This review first appeared in HOROSCOPE GUIDE, August 2014, and is reprinted here with the permission of editor and reviewer Ken Irving:
A little over two years ago I reviewed a mystery novel called Scorpio Rising, by Alan Annand. This title was actually the first in what he calls his “New Age Noir” series, and now the second installment, Felonious Monk, arrives just in time for a review in this issue of Horoscope Guide.
The hero of the series is a Canadian named Axel Crowe, a private investigator licensed in all 50 states of the USA (and presumably all provinces in Canada). Although like any detective he knows the ways and wiles of criminals, he has one thing extra going for him: he’s what might be called a trained intuitive.
By this I mean that, although his primary tools are much the same as those of any good private investigator, possibly the most important item in his toolkit is astrology. He uses both natal and horary astrology, added to which is an intuitive awareness of a symbolic ebb and flow in the environment around him. The astrology he uses is “Vedic,” the astrology of India, and the two astrological techniques just mentioned are integrated into that ebb and flow, with astrology and its symbols interacting with various elements of the spaces in which Crowe finds himself over the course of his investigations.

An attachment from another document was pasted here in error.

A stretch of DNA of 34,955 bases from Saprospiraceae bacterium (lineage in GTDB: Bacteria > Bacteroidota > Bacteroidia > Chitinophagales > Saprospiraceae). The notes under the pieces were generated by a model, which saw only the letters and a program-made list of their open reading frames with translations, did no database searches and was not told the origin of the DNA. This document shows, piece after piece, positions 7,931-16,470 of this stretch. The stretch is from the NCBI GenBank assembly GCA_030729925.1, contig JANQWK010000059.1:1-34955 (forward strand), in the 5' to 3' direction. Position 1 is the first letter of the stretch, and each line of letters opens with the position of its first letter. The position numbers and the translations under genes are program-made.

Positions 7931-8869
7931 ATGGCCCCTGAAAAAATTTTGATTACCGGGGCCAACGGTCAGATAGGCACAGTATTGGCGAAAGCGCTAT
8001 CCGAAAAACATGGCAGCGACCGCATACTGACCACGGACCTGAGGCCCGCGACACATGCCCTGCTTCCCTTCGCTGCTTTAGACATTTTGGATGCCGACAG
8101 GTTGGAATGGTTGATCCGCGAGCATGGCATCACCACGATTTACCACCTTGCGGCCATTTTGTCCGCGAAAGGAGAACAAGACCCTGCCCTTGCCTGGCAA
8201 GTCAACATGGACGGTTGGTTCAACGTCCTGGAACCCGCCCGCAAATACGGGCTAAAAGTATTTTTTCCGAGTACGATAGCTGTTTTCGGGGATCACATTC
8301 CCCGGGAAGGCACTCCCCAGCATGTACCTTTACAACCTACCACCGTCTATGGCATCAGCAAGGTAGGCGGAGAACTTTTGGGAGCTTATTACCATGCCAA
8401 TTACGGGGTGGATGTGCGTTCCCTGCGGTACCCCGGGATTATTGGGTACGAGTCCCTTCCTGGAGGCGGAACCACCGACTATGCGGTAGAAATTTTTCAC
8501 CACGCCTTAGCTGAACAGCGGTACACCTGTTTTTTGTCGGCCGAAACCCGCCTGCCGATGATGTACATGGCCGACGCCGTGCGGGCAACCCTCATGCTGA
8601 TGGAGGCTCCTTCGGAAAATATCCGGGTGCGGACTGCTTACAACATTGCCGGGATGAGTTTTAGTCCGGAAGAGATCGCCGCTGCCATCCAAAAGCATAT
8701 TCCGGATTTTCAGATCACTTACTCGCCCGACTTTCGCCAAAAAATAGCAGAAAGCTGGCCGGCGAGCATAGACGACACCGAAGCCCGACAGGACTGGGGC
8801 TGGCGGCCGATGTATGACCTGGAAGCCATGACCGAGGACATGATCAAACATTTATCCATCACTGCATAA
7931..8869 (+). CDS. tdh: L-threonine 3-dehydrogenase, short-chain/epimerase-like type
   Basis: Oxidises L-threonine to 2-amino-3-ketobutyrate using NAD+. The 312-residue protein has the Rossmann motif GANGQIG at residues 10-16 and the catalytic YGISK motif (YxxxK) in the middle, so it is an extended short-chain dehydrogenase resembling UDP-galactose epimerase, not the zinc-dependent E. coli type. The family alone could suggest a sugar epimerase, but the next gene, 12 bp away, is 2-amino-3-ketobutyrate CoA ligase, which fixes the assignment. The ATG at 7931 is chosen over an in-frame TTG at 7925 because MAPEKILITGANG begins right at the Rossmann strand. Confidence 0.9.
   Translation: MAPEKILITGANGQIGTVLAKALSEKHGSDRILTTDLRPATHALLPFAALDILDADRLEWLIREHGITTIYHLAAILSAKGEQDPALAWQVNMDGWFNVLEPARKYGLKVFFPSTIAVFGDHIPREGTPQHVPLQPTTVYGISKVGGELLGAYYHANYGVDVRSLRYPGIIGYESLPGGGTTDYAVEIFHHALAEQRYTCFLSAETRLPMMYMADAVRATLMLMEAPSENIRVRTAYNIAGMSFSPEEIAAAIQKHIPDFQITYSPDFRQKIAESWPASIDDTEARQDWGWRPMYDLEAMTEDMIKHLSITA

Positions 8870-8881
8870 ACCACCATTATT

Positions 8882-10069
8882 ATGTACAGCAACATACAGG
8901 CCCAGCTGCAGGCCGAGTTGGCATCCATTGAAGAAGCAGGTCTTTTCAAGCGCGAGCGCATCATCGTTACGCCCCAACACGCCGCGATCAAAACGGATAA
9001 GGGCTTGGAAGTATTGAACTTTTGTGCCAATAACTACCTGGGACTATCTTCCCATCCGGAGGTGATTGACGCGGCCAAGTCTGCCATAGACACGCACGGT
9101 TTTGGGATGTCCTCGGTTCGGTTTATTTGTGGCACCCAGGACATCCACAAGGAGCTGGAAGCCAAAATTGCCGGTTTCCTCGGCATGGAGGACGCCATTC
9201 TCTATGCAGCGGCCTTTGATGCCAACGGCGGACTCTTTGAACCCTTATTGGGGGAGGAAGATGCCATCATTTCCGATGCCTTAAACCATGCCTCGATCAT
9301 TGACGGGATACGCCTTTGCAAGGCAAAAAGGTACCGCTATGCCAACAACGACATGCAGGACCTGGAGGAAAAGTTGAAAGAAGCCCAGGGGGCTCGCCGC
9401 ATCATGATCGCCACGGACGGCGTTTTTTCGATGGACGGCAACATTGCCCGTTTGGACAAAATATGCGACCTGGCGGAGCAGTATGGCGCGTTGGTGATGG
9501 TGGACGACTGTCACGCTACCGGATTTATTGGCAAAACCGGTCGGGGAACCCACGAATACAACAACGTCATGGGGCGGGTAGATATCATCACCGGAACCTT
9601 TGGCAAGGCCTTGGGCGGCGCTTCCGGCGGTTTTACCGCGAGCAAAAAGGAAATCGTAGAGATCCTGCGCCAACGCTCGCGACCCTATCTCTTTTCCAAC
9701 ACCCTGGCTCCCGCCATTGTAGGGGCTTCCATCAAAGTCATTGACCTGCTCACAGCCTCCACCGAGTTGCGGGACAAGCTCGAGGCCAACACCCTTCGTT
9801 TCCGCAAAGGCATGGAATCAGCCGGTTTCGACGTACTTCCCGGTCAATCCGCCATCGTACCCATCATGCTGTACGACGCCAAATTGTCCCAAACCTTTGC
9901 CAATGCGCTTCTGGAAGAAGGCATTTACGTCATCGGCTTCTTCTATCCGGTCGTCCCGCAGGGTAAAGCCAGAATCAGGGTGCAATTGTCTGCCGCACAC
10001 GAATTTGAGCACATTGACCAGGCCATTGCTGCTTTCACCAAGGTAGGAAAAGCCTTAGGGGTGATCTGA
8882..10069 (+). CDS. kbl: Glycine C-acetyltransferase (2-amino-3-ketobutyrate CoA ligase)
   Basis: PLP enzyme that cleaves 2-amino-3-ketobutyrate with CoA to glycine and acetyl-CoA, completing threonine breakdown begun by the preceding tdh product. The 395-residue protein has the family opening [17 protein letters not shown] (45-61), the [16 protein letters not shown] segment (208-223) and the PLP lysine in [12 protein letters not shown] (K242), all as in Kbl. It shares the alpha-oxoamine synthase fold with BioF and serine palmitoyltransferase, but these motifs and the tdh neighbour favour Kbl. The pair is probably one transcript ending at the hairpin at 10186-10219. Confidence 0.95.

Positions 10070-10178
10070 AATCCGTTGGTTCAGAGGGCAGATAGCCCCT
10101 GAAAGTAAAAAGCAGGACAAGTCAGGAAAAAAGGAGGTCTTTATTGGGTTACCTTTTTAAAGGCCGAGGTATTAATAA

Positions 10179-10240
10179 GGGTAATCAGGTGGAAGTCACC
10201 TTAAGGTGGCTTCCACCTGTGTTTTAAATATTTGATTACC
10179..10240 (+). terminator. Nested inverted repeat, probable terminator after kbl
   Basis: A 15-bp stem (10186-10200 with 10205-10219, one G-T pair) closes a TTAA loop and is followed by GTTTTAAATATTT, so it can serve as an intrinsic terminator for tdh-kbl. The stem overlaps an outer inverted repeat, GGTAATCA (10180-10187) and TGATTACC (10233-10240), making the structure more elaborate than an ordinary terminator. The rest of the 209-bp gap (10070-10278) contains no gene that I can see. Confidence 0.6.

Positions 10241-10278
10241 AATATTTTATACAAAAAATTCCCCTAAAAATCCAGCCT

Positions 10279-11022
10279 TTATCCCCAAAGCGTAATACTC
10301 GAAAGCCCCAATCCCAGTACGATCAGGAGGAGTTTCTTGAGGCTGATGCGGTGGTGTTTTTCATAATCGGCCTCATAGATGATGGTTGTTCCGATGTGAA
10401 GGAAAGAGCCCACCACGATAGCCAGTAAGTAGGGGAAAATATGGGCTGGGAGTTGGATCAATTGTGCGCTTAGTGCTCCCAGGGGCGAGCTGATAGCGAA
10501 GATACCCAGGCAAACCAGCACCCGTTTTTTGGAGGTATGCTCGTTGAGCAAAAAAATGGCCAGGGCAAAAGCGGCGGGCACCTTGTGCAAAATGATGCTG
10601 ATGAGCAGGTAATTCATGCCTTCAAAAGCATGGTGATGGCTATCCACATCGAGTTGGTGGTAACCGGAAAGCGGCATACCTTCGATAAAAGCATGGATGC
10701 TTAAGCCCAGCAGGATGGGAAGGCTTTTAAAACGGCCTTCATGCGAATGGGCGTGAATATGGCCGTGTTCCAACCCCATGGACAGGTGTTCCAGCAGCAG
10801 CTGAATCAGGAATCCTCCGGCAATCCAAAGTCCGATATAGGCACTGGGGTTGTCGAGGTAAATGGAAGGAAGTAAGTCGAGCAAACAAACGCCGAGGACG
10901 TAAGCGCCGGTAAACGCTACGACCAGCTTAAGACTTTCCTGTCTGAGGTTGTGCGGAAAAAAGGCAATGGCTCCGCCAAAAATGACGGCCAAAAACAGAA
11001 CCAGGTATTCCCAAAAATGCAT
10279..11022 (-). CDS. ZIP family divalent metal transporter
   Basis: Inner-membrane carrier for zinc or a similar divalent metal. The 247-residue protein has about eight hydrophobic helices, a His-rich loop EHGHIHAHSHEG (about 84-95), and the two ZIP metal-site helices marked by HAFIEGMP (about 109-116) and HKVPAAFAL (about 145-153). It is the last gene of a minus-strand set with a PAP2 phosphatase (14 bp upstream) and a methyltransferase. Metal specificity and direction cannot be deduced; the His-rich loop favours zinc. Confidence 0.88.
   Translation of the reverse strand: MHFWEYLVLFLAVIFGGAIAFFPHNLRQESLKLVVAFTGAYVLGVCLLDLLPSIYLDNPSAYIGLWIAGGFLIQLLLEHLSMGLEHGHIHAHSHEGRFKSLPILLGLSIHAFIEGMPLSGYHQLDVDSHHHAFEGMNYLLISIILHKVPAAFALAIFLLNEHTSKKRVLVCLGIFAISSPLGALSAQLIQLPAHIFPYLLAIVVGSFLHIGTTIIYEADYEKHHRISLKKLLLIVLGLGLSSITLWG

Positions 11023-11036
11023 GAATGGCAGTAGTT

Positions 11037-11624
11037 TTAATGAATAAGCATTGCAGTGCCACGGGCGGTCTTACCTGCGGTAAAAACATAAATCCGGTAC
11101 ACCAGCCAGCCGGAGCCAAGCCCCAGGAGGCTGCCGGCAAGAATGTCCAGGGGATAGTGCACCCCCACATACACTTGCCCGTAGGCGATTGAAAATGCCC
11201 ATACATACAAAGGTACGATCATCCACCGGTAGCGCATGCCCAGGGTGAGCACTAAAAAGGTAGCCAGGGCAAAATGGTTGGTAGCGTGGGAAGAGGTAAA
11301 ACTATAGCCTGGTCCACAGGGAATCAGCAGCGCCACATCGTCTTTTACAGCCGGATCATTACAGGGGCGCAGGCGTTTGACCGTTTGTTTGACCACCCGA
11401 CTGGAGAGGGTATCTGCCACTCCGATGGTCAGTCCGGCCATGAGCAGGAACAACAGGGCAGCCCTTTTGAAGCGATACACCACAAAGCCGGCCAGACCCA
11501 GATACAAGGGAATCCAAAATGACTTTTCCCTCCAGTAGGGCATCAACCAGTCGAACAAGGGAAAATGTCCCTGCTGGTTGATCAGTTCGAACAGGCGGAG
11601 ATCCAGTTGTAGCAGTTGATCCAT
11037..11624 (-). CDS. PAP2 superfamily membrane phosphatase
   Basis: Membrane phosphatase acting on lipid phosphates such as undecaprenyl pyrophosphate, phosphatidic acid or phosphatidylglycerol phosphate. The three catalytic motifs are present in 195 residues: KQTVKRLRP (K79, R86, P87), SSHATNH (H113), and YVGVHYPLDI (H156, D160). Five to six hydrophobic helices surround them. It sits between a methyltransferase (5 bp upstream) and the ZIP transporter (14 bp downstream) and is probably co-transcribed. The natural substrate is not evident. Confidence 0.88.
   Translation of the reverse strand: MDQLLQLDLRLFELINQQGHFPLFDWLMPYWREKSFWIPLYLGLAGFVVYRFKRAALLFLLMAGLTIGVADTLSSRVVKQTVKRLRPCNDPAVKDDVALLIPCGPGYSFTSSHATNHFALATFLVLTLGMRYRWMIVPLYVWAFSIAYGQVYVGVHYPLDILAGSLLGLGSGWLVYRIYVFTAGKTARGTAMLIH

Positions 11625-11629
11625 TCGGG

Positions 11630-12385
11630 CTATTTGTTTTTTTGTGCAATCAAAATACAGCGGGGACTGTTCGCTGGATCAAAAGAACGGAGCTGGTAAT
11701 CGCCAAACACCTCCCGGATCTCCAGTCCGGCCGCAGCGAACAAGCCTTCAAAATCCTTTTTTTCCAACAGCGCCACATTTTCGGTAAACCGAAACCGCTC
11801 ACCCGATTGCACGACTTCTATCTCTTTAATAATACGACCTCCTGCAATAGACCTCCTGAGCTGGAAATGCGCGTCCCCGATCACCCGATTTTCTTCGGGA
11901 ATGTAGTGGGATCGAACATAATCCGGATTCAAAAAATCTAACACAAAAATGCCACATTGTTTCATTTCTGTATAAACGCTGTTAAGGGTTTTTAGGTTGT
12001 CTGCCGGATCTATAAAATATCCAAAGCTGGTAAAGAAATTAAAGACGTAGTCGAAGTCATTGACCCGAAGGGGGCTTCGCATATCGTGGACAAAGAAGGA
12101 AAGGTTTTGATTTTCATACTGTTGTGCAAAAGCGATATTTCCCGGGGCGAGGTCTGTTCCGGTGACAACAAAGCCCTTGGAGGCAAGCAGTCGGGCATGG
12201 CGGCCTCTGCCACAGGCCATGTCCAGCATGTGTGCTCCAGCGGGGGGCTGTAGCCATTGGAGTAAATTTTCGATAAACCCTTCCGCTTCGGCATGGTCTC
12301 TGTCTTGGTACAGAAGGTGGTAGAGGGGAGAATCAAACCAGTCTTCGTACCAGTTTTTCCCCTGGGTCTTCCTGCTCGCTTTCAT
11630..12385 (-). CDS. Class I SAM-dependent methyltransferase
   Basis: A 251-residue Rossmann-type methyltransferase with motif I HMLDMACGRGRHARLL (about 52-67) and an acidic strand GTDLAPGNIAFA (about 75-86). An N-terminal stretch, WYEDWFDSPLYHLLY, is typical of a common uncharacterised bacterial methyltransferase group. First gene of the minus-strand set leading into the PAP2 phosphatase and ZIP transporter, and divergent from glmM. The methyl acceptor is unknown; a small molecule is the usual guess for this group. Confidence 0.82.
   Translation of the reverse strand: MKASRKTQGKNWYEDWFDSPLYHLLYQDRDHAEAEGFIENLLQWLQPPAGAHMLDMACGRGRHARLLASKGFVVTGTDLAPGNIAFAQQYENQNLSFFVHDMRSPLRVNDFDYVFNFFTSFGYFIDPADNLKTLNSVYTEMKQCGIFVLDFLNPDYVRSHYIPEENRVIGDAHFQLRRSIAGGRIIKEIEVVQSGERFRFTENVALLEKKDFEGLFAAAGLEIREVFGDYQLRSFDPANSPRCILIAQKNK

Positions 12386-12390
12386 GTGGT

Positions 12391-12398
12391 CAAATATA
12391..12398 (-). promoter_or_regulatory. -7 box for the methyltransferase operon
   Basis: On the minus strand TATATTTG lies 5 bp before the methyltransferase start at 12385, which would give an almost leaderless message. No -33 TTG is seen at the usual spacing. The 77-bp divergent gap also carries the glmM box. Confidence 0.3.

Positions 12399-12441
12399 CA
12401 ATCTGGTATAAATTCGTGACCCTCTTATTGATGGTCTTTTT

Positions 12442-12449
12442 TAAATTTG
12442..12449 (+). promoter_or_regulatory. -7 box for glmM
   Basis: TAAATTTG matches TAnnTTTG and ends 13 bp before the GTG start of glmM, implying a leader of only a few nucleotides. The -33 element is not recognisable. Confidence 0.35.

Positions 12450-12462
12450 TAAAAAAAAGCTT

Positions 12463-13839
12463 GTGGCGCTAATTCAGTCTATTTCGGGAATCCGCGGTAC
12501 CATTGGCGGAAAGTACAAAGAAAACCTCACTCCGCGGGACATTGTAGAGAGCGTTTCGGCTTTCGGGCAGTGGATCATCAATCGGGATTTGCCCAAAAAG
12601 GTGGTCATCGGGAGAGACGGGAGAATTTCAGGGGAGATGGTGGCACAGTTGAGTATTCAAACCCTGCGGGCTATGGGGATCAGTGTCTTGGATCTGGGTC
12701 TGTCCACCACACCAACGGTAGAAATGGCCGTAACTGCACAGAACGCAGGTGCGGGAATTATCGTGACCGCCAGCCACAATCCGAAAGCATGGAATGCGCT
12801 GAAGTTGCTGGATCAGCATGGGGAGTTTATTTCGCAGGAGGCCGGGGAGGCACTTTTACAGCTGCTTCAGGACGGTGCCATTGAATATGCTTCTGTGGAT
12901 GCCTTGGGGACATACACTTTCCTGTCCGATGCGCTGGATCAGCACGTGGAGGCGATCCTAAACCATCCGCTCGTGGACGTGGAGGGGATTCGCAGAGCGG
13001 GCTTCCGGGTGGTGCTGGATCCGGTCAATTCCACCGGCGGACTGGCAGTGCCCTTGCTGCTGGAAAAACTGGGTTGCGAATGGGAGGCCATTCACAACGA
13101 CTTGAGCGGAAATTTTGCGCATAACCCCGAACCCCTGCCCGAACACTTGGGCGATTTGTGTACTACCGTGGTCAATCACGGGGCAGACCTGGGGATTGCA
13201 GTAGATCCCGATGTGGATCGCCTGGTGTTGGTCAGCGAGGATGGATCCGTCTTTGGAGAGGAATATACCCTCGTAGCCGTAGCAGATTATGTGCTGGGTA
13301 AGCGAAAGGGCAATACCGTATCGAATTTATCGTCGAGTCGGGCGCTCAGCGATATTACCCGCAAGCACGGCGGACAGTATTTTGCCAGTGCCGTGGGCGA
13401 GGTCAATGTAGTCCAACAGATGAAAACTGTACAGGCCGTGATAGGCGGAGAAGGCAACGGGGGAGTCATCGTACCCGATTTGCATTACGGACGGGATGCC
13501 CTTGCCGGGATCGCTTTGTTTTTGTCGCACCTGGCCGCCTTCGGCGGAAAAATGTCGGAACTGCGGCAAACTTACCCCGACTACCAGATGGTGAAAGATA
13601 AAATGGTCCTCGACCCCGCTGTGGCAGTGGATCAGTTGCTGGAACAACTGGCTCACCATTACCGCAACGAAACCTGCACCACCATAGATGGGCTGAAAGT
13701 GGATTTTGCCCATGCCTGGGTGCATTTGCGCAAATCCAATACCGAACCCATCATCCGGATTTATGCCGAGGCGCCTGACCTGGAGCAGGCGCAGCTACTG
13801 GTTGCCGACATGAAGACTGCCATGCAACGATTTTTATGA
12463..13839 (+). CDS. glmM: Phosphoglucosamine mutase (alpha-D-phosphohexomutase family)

Here’s an example of how this works – at a point when Crowe is in the apartment of the main victim, Seth Greer, whose murder he’s investigating. One notable thing about Greer’s murder is that within a day or two after he was killed, someone has systematically gone through the offices of The Village Voice (where Greer worked as a freelance journalist), his apartment, and anyplace else where he might have used a computer or saved a file. By the time these mysterious intruders are finished, they’ve destroyed or stolen hard drives, paper copies of Greer’s work and notes, and anything else that might have a word or two on it.
A cursory inspection of documents remaining on the premises (file folders scattered across the floor) reveals little of obvious interest, but Crowe sits down and begins to organize a search based on his astrological thinking:
He sat for a moment at Greer’s desk and surveyed the mess. What was he looking for? A clue to what got Greer killed.
With too many file folders to look through, he decided to narrow his choices using ruling planets – the day lord, the ruler of the Moon sign, and the Ascendant lord. Monday was ruled by the Moon, whose color was white. That was no help. There were too many off-white folders.
The Moon was in Taurus, ruled by Venus whose color was blue. So blue folders might be relevant…
The blue folders do not yield much of interest either, so Crowe opens up his smart-phone astrology app and takes a look:
…Documents were signified by the third house, Libra. Its lord Venus was in Taurus with the Moon in the 10th house.
Since that was a fixed sign, the files had to be nearby. But Saturn, which sometimes obscured things from sight, occupied the third house. Perhaps near a doorway, which the third house also ruled…